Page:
MUMBAI (Reuters) – India reported over 49,000 fresh cases of the novel coronavirus with 740 new deaths on Friday, marking the biggest daily surge in cases even as officials in some states complained of shortages of vital drugs for those hospitalized.
FILE PHOTO: A health worker wearing personal protective equipment (PPE) uses his mobile phone to record details of the residents during a check-up campaign for the coronavirus disease (COVID-19) in Mumbai, India, July 22, 2020. REUTERS/Hemanshi Kamani
As the number of cases neared 1.3 million in India, local authorities scrambled to procure generic versions of remdesivir, the drug that has shown promise in clinical trials in treating severely-ill patients with COVID-19, the disease caused by the coronavirus.
“Demand is huge as cases are rising rapidly in the state,” said a senior drug regulatory official in the western state of Maharashtra. “Supplies of the drug are limited, but companies have assured us they will provide more in a week.”
India has reported 30,601 deaths from the disease, with more than 40% of these deaths coming from Maharashtra state.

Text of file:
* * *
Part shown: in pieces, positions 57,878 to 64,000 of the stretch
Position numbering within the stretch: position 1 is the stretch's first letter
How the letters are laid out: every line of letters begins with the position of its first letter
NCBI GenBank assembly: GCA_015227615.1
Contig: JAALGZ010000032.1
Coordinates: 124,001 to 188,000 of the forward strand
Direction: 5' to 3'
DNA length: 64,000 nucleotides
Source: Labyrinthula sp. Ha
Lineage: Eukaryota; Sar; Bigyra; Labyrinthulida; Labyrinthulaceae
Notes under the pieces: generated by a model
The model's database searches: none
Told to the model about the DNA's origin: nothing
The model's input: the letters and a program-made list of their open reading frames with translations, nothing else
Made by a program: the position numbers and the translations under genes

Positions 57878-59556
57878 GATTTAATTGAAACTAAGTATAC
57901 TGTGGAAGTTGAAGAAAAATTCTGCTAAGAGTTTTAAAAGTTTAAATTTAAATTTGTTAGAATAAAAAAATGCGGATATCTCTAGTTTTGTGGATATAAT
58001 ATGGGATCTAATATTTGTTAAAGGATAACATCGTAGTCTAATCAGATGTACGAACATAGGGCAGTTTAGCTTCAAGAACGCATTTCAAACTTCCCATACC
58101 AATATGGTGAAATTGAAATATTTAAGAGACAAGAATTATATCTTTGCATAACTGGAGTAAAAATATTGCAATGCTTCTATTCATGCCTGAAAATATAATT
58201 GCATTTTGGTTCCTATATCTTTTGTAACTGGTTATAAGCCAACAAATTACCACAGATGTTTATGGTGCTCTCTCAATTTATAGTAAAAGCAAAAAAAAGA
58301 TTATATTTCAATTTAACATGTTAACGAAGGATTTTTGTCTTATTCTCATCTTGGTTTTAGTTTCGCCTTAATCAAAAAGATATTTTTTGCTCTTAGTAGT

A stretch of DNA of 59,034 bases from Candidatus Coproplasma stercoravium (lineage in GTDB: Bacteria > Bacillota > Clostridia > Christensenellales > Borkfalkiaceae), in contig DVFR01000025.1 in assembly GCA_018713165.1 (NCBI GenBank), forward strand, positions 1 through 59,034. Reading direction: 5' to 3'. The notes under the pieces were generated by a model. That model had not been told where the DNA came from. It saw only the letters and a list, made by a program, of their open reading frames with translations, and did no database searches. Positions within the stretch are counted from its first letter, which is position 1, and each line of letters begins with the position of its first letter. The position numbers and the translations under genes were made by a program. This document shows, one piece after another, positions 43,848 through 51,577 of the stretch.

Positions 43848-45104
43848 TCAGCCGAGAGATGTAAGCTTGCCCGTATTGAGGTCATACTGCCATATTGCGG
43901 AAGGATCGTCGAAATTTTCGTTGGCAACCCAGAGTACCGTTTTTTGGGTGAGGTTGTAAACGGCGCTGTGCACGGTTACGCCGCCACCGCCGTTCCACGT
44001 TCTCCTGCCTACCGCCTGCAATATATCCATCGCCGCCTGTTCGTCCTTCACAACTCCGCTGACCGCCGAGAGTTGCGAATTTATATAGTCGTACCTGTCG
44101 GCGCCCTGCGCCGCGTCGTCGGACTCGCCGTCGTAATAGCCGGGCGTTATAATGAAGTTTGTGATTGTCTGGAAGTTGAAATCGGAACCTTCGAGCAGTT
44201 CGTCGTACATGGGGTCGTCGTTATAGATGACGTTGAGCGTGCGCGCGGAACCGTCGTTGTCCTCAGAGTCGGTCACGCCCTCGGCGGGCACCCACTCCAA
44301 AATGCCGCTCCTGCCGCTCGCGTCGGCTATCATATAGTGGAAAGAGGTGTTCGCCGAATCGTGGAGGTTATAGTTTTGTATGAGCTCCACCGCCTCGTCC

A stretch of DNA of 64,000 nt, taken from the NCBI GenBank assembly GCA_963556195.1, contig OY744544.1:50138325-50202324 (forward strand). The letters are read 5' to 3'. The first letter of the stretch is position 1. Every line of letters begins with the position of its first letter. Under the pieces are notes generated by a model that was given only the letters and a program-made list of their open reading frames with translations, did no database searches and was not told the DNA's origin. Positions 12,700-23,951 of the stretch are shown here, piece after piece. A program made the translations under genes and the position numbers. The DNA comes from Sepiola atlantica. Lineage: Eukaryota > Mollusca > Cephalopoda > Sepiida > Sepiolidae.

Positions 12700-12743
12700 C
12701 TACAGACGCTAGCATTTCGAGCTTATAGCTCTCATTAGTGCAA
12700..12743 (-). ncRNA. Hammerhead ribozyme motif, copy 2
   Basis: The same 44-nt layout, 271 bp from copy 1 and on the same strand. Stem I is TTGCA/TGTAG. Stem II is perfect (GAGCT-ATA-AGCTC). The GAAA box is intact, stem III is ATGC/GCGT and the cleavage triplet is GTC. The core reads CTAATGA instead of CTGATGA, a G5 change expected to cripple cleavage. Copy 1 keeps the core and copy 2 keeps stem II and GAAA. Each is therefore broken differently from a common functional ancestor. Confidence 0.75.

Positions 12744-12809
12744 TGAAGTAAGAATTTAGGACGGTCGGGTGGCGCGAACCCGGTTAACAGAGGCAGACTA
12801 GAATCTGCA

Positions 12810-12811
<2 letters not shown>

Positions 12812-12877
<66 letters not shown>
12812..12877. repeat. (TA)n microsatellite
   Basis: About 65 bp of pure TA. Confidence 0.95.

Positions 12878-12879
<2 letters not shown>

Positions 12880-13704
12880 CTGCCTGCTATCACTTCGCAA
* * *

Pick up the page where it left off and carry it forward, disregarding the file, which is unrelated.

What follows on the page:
The western state is the worst-affected, having recorded nearly 350,000 cases, of which almost 60% were reported in the country’s financial capital, Mumbai, and its satellite towns.
Remdesivir, made by the U.S. drugmaker Gilead Sciences Inc, has been in high demand globally amid the pandemic, and Gilead in May and June authorized six Indian companies, and three foreign ones, to make and sell generic versions of the drug in 127 developing nations.
Only three of these firms with operations in India – Hetero Labs Ltd, Cipla and Mylan NV have so far been able to start supplying. Others are either awaiting regulatory approvals or still setting up production.
Several hospitals have struggled to get the drug as patient numbers increased in a county whose public health system is one of the world’s most poorly-funded. India has the third-highest number of coronavirus cases after the United States and Brazil.
Drug industry and government officials in the country said that they are doing their best.
“These things cannot be done in a hurry,” said P.D. Vaghela, an official at India’s Department of Pharmaceuticals, adding the drug regulator was working on granting approvals to companies for generic remdesivir at the earliest.
“Some people were engaging in black marketing but we have taken strict action against them,” Vaghela said.
Reporting by Zeba Siddiqui and Rajendra Jadhav in MUMBAI; Additional reporting by Anuron Kumar Mitra in BENGALURU; Editing by Euan Rocha